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It is not uncommon for the CRA to issue administrative policies or directives that provide CRA auditors and the public with direction on how the Excise Tax Act (ETA) or Income Tax Act (ITA) should be applied to certain industries/situations. While people may believe that following these directives means they are following the law, these directives are simply the CRA's view of how the law should be applied. Accordingly, they can sometimes be a source of false comfort, and not accurately reflect the law. Such was the case in the recent Tax Court of Canada (TCC) decision of Dr. Brian Hurd Dentistry Professional Corporation v. The Queen, 2017 TCC 142 (Brian Hurd) where the Court found the CRA GST policy statement was wrong and misleading.

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In Canada, legal costs are generally awarded to the successful litigant in a tax appeal (or in most civil cases for that matter) based on actual costs incurred, but are often a mere fraction of the actual costs that a litigant has incurred. As such, the first thing that many taxpayers contemplate when deciding whether to appeal a CRA assessment is whether or not it is worth it, particularly where it appears likely that the costs of a tax appeal will probably exceed the amount of tax in dispute.

While the decision on whether or not to appeal a tax assessment should be made on a case by case basis, the Tax Court of Canada (“TCC”) in Ike Enterprises Inc. v. The Queen, 2017 TCC 160 (“Ike Enterprises”) recently confirmed that in appropriate circumstances, a taxpayer can be awarded legal costs that exceed the amount of tax in dispute. In fact, the CRA was ordered to pay costs equal to approximately 140% of the amount in dispute!

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Under section 323 of the Excise Tax Act (“ETA”), directors of a corporation are personally liable for a corporation’s unremitted GST/HST. There is no definition of “director” in the ETA, but section 323 has been found to apply to individuals who are formally registered as directors (i.e. de jure directors) and individuals who are not formally registered as directors but in effect carry out the same duties and make the very same decisions as directors (i.e. de facto directors).

The Canada Revenue Agency’s (“CRA”) formal policy on Directors’ Liability, including its position on de jure vs. de facto directors, is outlined in IC89-2R3. However, the ETA itself does not provide any guidance on when an individual who has formally resigned from de jure directorship ceases to be a de facto director for the purposes of section 323 liability. As such, whether or not a director who has resigned but continues to be involved in corporate activities can be deemed a de facto director of a corporation is a factually complicated issue that the Tax Court of Canada (“TCC”) has frequently been asked to answer.

The relatively recent decision in Koskocan c. La Reine, 2016 CCI 277 (“Koskocan”) stands for the proposition that it is possible for a former director to remain involved in a business (and even perform some tasks that one may associate with a de jure director) without rising to the level of a de facto director.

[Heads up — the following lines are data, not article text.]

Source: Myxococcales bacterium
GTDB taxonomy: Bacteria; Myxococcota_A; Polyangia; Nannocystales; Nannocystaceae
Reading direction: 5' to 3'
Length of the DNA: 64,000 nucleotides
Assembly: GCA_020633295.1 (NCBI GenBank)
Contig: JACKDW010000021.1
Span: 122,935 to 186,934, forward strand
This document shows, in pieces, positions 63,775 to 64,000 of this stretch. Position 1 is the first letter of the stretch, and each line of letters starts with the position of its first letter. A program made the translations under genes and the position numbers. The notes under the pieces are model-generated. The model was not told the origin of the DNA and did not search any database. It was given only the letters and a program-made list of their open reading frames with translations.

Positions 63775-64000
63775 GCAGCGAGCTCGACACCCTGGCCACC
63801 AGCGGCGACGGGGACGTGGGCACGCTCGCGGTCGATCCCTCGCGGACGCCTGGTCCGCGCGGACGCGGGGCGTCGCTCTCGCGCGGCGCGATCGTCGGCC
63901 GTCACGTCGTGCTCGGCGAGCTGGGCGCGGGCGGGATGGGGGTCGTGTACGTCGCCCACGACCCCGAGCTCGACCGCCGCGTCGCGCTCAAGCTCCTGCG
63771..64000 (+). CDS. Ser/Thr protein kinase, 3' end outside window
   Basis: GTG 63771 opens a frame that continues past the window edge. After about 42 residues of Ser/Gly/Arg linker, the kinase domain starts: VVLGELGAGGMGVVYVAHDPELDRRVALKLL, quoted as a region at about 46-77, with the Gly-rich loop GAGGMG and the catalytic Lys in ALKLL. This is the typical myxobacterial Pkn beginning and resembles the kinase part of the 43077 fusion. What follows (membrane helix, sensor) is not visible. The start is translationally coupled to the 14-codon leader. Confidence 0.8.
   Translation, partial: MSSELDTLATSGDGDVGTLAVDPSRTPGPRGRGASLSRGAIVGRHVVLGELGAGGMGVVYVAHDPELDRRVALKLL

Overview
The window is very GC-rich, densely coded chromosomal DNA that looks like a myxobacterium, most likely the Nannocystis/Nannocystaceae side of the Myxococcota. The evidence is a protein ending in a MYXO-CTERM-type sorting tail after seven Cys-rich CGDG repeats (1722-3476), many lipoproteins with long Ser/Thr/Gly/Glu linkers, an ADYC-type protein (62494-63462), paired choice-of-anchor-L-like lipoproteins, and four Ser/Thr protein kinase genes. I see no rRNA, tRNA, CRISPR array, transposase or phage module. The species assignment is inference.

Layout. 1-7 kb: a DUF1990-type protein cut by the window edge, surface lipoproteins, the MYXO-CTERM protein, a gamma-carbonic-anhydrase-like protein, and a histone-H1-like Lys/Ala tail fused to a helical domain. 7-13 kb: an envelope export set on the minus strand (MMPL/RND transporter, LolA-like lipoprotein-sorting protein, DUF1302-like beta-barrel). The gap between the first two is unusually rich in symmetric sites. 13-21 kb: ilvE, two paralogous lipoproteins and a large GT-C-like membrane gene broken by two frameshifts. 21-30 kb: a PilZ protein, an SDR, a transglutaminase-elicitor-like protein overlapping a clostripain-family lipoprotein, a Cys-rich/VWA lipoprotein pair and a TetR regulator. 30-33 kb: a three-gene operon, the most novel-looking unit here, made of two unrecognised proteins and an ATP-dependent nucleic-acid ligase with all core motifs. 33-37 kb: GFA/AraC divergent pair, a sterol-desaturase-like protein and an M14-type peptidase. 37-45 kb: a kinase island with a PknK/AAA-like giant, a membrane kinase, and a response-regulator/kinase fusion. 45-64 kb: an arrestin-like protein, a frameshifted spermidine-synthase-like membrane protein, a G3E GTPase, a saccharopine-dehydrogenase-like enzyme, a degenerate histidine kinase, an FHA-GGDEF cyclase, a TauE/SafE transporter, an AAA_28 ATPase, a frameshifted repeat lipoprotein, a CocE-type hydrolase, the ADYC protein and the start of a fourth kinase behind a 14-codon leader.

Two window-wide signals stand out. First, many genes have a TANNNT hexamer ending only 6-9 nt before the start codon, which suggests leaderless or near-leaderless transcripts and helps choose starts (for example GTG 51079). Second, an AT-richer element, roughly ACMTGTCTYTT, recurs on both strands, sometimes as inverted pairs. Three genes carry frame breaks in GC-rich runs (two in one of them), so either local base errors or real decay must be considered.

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During a tax appeal it is quite common for a tax appellant and the CRA to disclose information and to formally agree on certain facts. For example, at the outset of most tax appeal trials the parties often prepare a document commonly referred to as a “Statement of Agreed Facts” or “Partial Statement of Agreed Facts” that outlines the facts that the parties agree on. 

The Tax Court of Canada (“TCC”) decision in Athabasca University v. The Queen, 2016 TCC 252 (“Athabasca”) is a perfect example of why it is imperative that no concessions or agreement of facts be made without a careful analysis of the potential implications that this could have on the ultimate issues in dispute in the tax appeal.

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After the recent decision of the Federal Court of Appeal (“FCA”) in Canada v. Callidus Capital Corporation, 2017 FCA 162 (“Callidus”), any secured creditors dealing with debtors that also have CRA issues, should immediately seek professional advice about the implications of this case before acting on their security interests to seize funds or property.

The reason for this gratuitous advice follows!

Subject to a few narrow exceptions, there are special income tax and GST/HST provisions giving the CRA super-priority to certain tax amounts in the possession of a tax debtor.  Specifically, unremitted GST/HST and unremitted income tax withholdings are both subject to a “deemed trust” in the hands of the taxpayer under special provisions in Excise Tax Act (ETA) and the Income Tax Act (ITA).   When funds or property of a tax debtor are paid over or seized by a tax debtor’s secured creditors that deemed trust remains intact, and the CRA holds a “super-priority” over those funds and that property.

In the past, secured creditors took the position that these rules and the “super-priority” disappeared on the subsequent bankruptcy of a debtor.

However, the Federal Court of Appeal in Callidus held that a tax debtor’s bankruptcy does not extinguish the Crown’s deemed trust over assets that were received or obtained by a secured creditor prior to the tax debtor’s bankruptcy.   More importantly, the FCA confirmed that secured creditors in these situations remained personally liable to the CRA for the tax debtor’s unremitted GST/HST and unremitted source withholdings, up to the value of the assets received or realized upon.

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